Smartology is in the business of delivering brand safe, relevant adverts on some of the world’s largest publisher sites. In order to do this, it creates a semantic profile of both publisher and advertiser content then, when a ‘match’ is found, a relevant ad is inserted on the page.
In this post, Jason Marden, a software engineer in the team, talks through how the team changed their approach to onboarding new publishers and ingesting their content. The new approach is both more efficient and scalable, while utilising the latest in AWS services.
The responsibility of the legacy application was to poll, on a preset schedule, and consume content from RSS/Atom feeds or content API’s. This approach led to consuming content that was never used for matching and potentially caused significant delays in consuming topical new content. To address these issues we introduced a process (miss-driven) that meant we only scraped content that we required for matching, but didn’t exist already in our system. This significantly shortened the delay and improved our cache hit rate. This process however was still scheduled and so still led to unnecessary delays in consuming new content.
The original architecture was deployed on an EC2 instance. Cache misses for match requests of content items we had not yet processed were added to an SQS queue. The publisher specific scraping jobs for feeds and queued cache miss records, were all scheduled via Quartz creating unacceptable latencies for processing new content in our NLP system. The scraping jobs also, persisted directly to a shared database, increasing coupling between application services.
Onboarding new publishers was also highly inefficient and on average it would take 2 days. Content item consumption was built on a monolithic architecture, with a need to generate lots of boilerplate repetitive code. We had to deploy our whole application each time we added or updated a publisher which could be time consuming. With this monolith in place it seemed obvious that eventually there would be an issue with scalability and demand. We wanted the ability to switch on publishers within hours and not days.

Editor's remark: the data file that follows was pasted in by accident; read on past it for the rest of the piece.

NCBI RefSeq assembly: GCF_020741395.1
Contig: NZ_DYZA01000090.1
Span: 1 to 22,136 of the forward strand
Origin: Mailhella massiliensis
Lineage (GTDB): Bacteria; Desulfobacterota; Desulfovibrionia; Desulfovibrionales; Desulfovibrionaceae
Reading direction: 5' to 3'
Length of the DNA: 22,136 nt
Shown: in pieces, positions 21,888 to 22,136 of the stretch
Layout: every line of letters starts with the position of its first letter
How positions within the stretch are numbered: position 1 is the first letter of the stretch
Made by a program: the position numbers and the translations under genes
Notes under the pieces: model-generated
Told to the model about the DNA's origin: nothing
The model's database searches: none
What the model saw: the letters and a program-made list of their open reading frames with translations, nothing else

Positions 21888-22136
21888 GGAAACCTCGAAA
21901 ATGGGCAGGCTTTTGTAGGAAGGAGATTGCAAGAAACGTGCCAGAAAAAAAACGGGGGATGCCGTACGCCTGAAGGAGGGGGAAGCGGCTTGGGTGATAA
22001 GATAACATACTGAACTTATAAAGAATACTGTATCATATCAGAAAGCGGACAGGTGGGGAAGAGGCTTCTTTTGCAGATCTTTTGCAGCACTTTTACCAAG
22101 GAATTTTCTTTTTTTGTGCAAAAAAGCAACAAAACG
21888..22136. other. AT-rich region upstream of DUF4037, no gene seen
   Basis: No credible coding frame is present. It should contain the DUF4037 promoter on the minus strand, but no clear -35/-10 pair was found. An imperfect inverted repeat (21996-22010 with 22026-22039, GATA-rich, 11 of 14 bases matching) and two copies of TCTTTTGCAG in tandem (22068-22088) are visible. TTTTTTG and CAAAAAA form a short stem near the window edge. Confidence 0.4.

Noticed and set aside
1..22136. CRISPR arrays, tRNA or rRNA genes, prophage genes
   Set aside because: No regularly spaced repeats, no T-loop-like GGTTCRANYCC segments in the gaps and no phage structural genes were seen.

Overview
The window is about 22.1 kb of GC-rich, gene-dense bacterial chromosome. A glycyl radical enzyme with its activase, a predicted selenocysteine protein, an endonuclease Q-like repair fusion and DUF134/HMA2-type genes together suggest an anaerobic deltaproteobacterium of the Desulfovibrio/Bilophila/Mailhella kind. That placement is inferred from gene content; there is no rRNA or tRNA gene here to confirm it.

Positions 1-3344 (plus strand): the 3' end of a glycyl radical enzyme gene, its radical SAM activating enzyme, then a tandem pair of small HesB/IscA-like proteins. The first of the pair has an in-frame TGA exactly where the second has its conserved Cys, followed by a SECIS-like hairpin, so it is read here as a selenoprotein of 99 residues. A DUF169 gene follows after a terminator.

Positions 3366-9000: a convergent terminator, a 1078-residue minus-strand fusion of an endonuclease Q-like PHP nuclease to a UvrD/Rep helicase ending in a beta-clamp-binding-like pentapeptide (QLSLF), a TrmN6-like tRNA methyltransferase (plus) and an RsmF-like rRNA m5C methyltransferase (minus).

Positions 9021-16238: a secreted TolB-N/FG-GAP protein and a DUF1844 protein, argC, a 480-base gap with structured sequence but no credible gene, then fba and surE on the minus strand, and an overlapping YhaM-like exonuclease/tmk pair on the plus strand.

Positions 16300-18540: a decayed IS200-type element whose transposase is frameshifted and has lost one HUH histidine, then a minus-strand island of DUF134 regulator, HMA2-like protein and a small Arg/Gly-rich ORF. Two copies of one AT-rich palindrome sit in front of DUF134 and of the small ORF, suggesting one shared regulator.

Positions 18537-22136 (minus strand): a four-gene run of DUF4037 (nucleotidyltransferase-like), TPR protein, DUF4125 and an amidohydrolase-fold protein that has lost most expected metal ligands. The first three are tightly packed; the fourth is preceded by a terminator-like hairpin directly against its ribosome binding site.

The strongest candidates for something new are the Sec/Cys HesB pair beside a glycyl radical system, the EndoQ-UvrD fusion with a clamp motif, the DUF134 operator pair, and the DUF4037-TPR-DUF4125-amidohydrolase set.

To resolve the issue with the speed of on-boarding a publisher we adopted a new approach which we called ‘Configuration over code’. This meant that we no longer relied on publisher specific code and instead opted for a generic scraper which was driven by publisher specific configuration in the database. We no longer had to deploy the whole application but just a publisher configuration mapping. Both persisting and updating publisher configuration was simplified and in the process boilerplate and duplicated code was removed. A publisher can now be set up within hours.
The AWS lambda service provided the key component to improving the speed of consumption. Instead of pulling scraping messages from SQS we push events to an SNS which with our new Content Item Scraper Lambda scrapes the content in an event driven manner on demand. In the process we reduced cost and simplified our architecture. The Lambda responds to SNS messages, scraping the content based on the database configuration and persists via a content API. We were able to replace the monolithic application with an event driven microservice which reduced the latency of consuming content. Both AWS Lambda and SNS are fully managed serverless solutions. For more information on serverless: https://martinfowler.com/articles/serverless.html